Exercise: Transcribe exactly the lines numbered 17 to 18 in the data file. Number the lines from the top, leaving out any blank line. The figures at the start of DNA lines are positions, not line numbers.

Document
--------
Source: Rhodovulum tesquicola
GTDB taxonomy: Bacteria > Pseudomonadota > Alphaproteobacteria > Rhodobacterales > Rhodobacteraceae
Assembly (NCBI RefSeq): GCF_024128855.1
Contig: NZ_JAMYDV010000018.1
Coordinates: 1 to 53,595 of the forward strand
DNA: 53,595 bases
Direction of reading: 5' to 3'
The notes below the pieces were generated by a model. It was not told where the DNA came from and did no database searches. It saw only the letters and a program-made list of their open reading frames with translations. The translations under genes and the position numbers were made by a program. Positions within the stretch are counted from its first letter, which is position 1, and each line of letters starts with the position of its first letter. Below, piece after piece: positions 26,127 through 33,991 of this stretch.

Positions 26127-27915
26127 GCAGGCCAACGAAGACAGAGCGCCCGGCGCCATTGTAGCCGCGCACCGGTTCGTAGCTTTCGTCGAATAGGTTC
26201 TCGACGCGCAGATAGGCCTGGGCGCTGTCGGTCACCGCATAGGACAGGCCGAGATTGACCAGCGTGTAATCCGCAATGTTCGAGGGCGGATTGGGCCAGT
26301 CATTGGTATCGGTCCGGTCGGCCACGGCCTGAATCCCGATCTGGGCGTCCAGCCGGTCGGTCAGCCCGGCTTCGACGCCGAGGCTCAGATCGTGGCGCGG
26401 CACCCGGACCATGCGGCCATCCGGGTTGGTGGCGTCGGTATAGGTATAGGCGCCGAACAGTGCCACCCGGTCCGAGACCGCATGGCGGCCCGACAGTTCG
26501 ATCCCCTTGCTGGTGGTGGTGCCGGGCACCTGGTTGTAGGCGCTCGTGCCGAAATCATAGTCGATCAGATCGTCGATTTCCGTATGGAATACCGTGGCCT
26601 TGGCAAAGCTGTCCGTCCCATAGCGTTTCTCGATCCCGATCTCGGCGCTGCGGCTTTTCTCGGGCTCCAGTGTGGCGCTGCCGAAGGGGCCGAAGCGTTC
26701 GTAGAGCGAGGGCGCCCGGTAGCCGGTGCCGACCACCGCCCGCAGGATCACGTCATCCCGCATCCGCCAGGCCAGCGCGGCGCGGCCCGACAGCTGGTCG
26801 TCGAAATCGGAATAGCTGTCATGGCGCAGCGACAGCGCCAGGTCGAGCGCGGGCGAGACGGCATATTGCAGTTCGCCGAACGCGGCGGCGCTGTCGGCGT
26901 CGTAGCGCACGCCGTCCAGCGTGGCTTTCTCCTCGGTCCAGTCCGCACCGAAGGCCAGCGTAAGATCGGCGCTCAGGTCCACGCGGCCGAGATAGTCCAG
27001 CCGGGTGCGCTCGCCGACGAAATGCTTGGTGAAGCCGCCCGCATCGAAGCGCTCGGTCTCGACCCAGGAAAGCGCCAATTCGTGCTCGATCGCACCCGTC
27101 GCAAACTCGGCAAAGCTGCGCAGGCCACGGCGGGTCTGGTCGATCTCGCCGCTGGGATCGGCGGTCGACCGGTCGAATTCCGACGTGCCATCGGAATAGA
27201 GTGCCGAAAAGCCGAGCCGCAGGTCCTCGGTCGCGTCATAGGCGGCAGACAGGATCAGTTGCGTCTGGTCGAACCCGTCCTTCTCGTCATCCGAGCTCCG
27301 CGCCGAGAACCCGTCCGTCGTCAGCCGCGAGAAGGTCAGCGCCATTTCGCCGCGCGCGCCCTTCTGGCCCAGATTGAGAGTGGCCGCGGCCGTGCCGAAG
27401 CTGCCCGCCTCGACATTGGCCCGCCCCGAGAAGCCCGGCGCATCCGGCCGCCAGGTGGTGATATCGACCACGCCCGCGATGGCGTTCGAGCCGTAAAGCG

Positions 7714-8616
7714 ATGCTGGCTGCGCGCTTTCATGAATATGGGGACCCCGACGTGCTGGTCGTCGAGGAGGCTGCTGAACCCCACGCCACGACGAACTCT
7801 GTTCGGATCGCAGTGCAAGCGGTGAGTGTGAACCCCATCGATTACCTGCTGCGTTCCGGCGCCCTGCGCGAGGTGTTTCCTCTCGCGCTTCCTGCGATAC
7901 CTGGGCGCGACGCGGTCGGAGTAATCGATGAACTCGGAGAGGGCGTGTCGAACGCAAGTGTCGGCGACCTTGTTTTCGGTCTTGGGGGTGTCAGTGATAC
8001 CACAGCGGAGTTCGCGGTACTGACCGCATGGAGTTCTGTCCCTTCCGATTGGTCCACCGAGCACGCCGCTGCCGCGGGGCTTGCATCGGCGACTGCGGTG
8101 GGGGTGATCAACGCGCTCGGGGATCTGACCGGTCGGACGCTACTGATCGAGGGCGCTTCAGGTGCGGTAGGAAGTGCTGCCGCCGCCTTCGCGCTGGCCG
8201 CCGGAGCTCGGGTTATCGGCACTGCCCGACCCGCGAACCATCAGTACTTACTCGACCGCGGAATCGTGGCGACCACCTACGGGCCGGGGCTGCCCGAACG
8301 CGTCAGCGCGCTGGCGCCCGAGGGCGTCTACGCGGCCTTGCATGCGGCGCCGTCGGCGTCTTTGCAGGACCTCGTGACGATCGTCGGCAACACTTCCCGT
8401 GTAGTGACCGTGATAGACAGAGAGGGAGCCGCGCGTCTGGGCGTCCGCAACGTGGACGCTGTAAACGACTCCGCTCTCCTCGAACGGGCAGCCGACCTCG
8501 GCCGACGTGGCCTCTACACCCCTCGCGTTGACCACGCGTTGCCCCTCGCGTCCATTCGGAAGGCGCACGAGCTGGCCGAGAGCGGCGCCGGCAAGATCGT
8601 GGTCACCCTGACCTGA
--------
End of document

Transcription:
26801 TCGAAATCGGAATAGCTGTCATGGCGCAGCGACAGCGCCAGGTCGAGCGCGGGCGAGACGGCATATTGCAGTTCGCCGAACGCGGCGGCGCTGTCGGCGT
26901 CGTAGCGCACGCCGTCCAGCGTGGCTTTCTCCTCGGTCCAGTCCGCACCGAAGGCCAGCGTAAGATCGGCGCTCAGGTCCACGCGGCCGAGATAGTCCAG